Saturday, February 3, 2007

Traveling gluten-free

Our family has always loved to travel. Our kids each got their first passports when they were younger than a year old, and we've used them, culminating with a 5 month trip around the world a couple of years ago. So we are bound and determined not to let being gluten-free stop us from having adventures.
Our first trip post diagnosis was a week in Steamboat Springs, Colorado, skiing. We had booked this trip before we knew about Emily's diagnosis -- fortunately, it was a condo with a full kitchen. Thanks to the internet, I found out that there was a well stocked health food store right in the town that carried a wide range of gluten-free food, so we were able to buy bread and some frozen meals there. Even so, we packed almost a suitcase full of supplies and provisions as well - just in case - including gf crackers, a couple of bags of Tinkyada bags pasta, muffin and brownie mix, peanut butter, some packets of Carnation instant breakfast, Break bars and Bumble bars, a colander and a frying pan. (We packed the pans because we didn't know whether the frying pan in the condo would be teflon, and possibly scratched -- as it turns out, all the pots were teflon so we ended up buying a saucepan as well.) We also brought lists of companies such as Kraft, which label for gluten, to make food shopping in the supermarkets easier. We knew that it wasn't going to be a time to experiment with new products, and we were able to buy all of the mainstream products that we usually use at the regular grocery store. We brought lunch to the mountain in a cooler, which we would have done anyway even without dietary restrictions -- we ate better, and certainly more economically that way. We cooked simple meals at the condo just about every other night -- again, we would have done this most nights anyway even if we weren't concerned about gluten.
The other challenge was the plane ride itself -- we knew that we couldn't count on getting food at the airport. We were traveling around Christmas time, right after people had gotten stuck for days in the Denver airport due to storms, so we wanted to have enough with us to tide us over if necessary. We packed a pasta dish for dinner, and took hard boiled eggs, wrapped cheese sticks, crackers, Bumble bars, fruit leather and fruit in hand luggage. Actually, these days a lot of people are packing their own meals for airplane travel, so we didn't stand out at all.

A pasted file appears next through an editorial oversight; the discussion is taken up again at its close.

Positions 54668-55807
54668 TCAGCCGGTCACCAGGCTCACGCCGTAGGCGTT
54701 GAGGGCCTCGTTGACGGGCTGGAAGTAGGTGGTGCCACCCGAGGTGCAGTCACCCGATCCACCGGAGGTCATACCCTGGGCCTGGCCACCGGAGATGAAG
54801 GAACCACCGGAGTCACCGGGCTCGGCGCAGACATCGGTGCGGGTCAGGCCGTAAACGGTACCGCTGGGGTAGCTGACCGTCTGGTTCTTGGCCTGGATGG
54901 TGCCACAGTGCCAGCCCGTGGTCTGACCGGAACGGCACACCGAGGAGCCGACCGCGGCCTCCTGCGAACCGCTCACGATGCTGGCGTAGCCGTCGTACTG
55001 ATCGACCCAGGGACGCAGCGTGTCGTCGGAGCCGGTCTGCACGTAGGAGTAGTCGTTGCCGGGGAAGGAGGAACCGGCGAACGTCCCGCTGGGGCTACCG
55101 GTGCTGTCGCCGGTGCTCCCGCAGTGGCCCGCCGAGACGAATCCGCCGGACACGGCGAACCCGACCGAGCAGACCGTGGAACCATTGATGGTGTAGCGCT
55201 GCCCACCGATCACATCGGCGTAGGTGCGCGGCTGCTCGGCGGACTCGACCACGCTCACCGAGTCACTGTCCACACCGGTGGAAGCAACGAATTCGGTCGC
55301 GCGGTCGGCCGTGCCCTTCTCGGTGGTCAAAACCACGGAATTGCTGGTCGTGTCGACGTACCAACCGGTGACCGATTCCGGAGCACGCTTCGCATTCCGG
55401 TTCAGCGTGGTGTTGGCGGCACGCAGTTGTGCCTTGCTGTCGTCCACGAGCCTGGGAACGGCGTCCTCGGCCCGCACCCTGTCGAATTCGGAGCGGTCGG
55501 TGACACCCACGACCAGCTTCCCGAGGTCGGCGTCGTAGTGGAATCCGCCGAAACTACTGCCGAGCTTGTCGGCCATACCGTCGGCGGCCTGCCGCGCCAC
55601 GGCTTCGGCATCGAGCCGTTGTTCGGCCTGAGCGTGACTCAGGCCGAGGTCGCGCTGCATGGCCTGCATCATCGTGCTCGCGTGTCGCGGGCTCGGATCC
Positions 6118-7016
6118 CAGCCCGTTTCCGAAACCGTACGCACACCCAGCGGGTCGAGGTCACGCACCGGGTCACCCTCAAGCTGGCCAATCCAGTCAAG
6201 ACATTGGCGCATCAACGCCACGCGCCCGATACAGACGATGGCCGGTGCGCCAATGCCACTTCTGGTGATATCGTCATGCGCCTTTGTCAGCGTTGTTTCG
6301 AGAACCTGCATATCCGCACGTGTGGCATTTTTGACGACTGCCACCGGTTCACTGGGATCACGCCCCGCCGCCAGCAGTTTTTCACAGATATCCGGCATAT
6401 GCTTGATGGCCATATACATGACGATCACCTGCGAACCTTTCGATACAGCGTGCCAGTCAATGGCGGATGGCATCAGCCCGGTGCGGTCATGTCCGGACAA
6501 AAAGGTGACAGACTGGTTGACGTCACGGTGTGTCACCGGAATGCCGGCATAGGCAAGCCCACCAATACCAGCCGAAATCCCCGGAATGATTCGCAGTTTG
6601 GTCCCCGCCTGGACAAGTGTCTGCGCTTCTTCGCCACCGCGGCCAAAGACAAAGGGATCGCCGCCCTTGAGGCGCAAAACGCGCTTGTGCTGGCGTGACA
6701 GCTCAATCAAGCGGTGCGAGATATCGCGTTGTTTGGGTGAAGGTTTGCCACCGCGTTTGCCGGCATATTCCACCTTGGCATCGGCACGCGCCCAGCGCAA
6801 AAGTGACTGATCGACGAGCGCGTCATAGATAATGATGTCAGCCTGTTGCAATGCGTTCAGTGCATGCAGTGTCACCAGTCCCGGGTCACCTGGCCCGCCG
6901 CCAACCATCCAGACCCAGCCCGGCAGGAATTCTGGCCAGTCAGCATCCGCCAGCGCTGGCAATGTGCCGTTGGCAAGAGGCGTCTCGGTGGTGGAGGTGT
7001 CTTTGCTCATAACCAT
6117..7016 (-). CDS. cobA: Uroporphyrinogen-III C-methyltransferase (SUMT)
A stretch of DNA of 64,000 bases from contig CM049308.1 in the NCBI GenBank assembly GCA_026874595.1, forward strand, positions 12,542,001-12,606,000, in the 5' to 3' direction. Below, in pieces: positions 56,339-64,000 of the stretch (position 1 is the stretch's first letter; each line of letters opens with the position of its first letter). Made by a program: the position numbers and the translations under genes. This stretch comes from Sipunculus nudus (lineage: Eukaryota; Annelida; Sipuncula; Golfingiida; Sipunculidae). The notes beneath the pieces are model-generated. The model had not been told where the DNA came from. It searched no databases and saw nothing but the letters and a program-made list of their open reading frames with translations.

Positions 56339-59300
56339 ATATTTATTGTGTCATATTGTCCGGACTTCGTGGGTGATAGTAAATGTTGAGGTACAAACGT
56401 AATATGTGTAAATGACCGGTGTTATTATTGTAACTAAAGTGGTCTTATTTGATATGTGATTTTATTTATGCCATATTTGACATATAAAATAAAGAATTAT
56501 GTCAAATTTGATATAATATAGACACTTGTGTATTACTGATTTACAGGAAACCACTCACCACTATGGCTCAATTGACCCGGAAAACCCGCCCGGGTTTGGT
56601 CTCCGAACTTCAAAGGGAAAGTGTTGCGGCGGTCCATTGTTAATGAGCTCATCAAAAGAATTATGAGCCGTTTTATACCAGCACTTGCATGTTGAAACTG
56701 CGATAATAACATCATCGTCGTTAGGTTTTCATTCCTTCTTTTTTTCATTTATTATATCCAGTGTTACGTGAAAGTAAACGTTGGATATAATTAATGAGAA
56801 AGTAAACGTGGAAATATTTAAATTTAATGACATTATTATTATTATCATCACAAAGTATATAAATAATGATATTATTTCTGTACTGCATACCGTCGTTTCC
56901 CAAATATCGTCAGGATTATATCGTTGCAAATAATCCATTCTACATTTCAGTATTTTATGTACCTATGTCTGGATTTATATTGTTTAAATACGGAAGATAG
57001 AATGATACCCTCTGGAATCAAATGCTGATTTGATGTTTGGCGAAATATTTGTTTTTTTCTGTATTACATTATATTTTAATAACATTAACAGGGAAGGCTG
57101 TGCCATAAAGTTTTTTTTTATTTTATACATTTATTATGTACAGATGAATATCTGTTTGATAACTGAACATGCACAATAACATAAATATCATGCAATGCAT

We spent the first and last evenings in Denver, at an Embassy suite which had a microwave and small fridge in each room. The hotel also provided breakfast, and although there were some gf options such as yogurt, in the end she opted to eat what we had brought. Still, it was useful to have access to some basics such as milk and little packets of condiments such as butter.
We ate at restaurants twice, once at a steak house in Steamboat (Ore House at the Pine Grove), and once at Abruscis in Denver. The steak house was our first restaurant meal since learning that Emily had celiac, so we were all a little nervous. I had been told that steak houses could often accomodate a gf patron, and this turned out to be the case. Emily had a plain steak, with no sauce, and a plain baked potato. I had called in advance to make sure that the restaurant could make a gluten free meal, and we reminded the person seating us when we came in. It turned out that her mother had celiac and ate at the restaurant, so that was a good sign. She talked to the chef for us, but at our request he also came out and spoke with us personally and put our minds at ease about how the steak and potato would be prepared. The restaurant also served Hagaan Daaz ice cream, which would have been fine, but we were too full for dessert.
Abuscis is a gluten free dining mecca in Denver. It is a family run Italian restaurant with an EXTENSIVE gluten free menu, including pasta, pizza and bread. It was really a pleasure to be able to order off the menu -- and many people around us seemed to be doing the same -- and all of the food (gf and non gf) was really good as well. It is definitely worth going out of your way to eat here if you are ever in Denver.
All in all, this was a good first vacation for us -- it wasn't the type of trip where food or exotic dining was ever going to be the focus, so we didn't feel that it was limiting not to eat out frequently. I do feel that our research before hand paid off -- I had checked the listings of the celiac support groups in Denver to get some restaurant suggestions, which is how we found Abruscis, and knowing that we could purchase gluten free staples in Steamboat itself was reassuring.

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A teen and her family's experiences living gluten-free.